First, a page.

As the patient was received in theatre, all the standard monitors were applied including HR, arterial blood pressure, ECG, Spo2, Etco2 and temperature, in addition to neuromuscular monitoring ‘TOF’. ‘BIS’ electrodes (BIS QUATRO - BX13366, Aspect Medical Systems, Inc. USA) were applied and connected to the monitoring system that was attached to the anesthesia machine (Zeus, Drager Medical & Co.KG, 23542 Lubeck, Germany). After induction of anesthesia, arterial line was inserted for continuous monitoring of the blood pressure and frequent blood gas analysis.

Induction of anesthesia carried out with intravenous fentanyl (2 μg/kg), followed by propofol (1.5-2 mg/kg). Intubation was carried using rocuronium bromide in a dose of (0.6 mg/kg). Maintenance of anesthesia was carried by continuous infusion of propofol (6-8 mg/kg/h) and was titrated to maintain the ‘BIS’ value within the range between (40-50) and fentanyl (1-2 μg/kg/h) to maintain the hemodynamic parameters within (20%) of the base line preoperative values. Muscle relaxation was monitored by ‘TOF’ every ten minutes, and when the ‘TOF’ stimulations were more than two responses, additional boluses of rocuronium (0.2 mg/kg) were administered. Lungs were mechanically ventilated to maintain normocapnia.

Baseline intravenous infusion rate of Lactated Ringer’s solution was set at 6 ml/kg/h in both groups. Additional solutions were infused if required. Infusion solutions were stopped as the surgeon started skin repair. At the end of the surgery, all anesthetics and solutions were withdrawn. The residual effect of rocuronium was reversed with neostigmine in a dose of (0.05 mg/kg) and glycopyrolate (4 mg). Then the patient was extubated and transferred to either post anesthesia care unit ‘PACU’ or high dependency care unit ‘HDU’ for routine follow up. Every patient was observed continuously after the termination of anesthesia and times of events or any adverse events were recorded.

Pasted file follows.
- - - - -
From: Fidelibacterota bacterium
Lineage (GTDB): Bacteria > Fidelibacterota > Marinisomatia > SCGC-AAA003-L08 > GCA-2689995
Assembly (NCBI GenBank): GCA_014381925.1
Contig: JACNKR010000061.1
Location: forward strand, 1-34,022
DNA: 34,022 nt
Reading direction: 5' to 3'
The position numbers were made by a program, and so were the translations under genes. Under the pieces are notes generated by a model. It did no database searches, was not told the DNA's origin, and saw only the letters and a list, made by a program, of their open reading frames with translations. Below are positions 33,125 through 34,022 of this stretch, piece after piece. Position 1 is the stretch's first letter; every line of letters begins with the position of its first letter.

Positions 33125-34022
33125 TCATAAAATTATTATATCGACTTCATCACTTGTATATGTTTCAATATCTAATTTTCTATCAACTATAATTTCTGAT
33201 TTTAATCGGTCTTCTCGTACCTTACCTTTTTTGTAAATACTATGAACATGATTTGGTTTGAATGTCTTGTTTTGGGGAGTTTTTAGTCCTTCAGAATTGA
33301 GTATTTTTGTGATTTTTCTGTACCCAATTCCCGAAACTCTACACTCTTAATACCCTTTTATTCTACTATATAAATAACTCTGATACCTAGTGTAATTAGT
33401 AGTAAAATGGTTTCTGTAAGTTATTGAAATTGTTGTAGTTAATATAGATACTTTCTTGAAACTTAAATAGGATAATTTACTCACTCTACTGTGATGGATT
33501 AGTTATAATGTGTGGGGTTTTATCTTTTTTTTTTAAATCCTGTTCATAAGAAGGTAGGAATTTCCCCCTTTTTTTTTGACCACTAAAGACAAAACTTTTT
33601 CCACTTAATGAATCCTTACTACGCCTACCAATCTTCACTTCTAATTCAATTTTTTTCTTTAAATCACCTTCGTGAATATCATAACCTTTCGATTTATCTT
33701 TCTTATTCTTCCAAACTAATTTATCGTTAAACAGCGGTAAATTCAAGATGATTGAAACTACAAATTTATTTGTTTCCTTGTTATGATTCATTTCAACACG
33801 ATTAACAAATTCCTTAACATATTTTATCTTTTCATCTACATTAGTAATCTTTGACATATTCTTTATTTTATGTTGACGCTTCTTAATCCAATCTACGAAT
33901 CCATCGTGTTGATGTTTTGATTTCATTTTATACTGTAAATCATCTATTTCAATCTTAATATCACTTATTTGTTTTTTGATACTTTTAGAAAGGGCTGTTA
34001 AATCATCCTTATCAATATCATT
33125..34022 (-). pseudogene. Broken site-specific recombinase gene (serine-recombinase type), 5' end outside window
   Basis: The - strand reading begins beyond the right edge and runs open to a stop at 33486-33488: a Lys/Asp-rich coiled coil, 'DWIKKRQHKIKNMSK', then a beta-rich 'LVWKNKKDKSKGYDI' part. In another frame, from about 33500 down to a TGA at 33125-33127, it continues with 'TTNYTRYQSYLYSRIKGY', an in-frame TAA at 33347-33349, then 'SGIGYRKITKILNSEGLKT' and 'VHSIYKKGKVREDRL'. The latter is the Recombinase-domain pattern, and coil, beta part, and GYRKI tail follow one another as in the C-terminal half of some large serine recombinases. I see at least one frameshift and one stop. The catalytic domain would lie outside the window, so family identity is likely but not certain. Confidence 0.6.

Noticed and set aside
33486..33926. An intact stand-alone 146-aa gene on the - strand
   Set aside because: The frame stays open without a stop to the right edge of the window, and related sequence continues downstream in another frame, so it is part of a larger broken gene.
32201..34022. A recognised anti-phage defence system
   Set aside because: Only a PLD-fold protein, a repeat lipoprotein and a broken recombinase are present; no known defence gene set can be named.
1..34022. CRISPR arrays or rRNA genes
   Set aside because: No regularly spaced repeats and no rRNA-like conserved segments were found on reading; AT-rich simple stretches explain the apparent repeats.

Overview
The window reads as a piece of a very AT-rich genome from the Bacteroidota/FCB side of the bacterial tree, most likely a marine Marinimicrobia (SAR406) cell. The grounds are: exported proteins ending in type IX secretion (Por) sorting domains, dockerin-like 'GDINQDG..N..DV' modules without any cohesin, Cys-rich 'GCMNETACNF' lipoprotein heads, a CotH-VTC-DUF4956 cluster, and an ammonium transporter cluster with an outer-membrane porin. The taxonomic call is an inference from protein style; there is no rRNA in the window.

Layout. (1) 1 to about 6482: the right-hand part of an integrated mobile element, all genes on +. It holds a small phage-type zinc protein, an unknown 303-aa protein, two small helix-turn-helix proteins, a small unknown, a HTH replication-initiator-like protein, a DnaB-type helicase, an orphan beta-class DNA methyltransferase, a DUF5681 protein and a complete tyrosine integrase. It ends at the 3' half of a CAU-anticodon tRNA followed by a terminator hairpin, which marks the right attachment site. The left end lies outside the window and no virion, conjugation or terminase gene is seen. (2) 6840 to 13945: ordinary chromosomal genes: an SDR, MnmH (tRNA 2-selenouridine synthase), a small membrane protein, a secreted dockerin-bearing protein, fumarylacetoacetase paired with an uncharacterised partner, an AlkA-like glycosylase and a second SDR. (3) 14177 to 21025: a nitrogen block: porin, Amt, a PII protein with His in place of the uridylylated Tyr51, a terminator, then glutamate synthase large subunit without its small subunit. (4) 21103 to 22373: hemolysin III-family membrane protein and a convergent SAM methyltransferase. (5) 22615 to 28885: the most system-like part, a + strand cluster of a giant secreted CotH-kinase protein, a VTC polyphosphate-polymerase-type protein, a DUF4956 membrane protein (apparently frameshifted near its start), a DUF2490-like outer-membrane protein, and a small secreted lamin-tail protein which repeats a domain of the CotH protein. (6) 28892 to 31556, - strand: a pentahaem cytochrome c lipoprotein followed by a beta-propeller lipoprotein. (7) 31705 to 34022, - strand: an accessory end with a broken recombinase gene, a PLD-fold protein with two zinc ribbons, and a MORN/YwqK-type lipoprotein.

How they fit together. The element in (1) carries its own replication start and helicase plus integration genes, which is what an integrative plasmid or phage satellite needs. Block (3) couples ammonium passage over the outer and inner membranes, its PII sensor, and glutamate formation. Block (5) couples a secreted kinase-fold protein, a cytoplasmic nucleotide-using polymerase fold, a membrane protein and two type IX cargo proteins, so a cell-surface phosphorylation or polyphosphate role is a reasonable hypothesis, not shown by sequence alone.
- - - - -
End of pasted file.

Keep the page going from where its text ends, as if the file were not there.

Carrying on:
Pain was assessed by the VAS (0-100 mm) at immediate postoperative period till 48 h postoperative. Post operative pain relief was achieved by I.V morphine using patient controlled analgesia “PCA II Syringe Pump Product of Baxter Healthcare Corporation”. The PCA machine was containing a dose of 50 mg morphine in a total volume of 50 ml saline (1 mg/mL). The machine set up was adjusted to deliver (1 mg) bolus and the lockout interval was 10 minutes.

Data for assessments

Heart Rate HR (beats/min) and Mean Arterial Blood Pressure (MAP)

Depth of anesthesia (BIS)

Duration of anesthesia (by minutes): from the time of induction to withdrawal of all anesthetics.

The recovery time (by minutes): from withdrawal of all anesthetics to extubation.

Postoperative pain score by ‘VAS’ (0–100 mm).

Total anesthetic requirements during surgery.

Total postoperative analgesic requirements of morphine (mg) during the 1st 24 hours.

Statistical analysis

Statistical analysis was done using “SPSS 19 for Windows” software. Data were collected from all patients during and after anesthesia. Descriptive statistics (mean, standard deviation “SD”, and ranges) were calculated. Comparative statistics between the two groups were applied. Unpaired t-test was used to compare the mean values between the two groups. Mann-Whitney-U test was used to compare the difference between the two groups for non parametric variables (e.g. VAS). While, Chi-square test was used to compare the categorical variables between both groups (e.g. surgical diagnosis). Significant result was considered when P value was less than (0.05).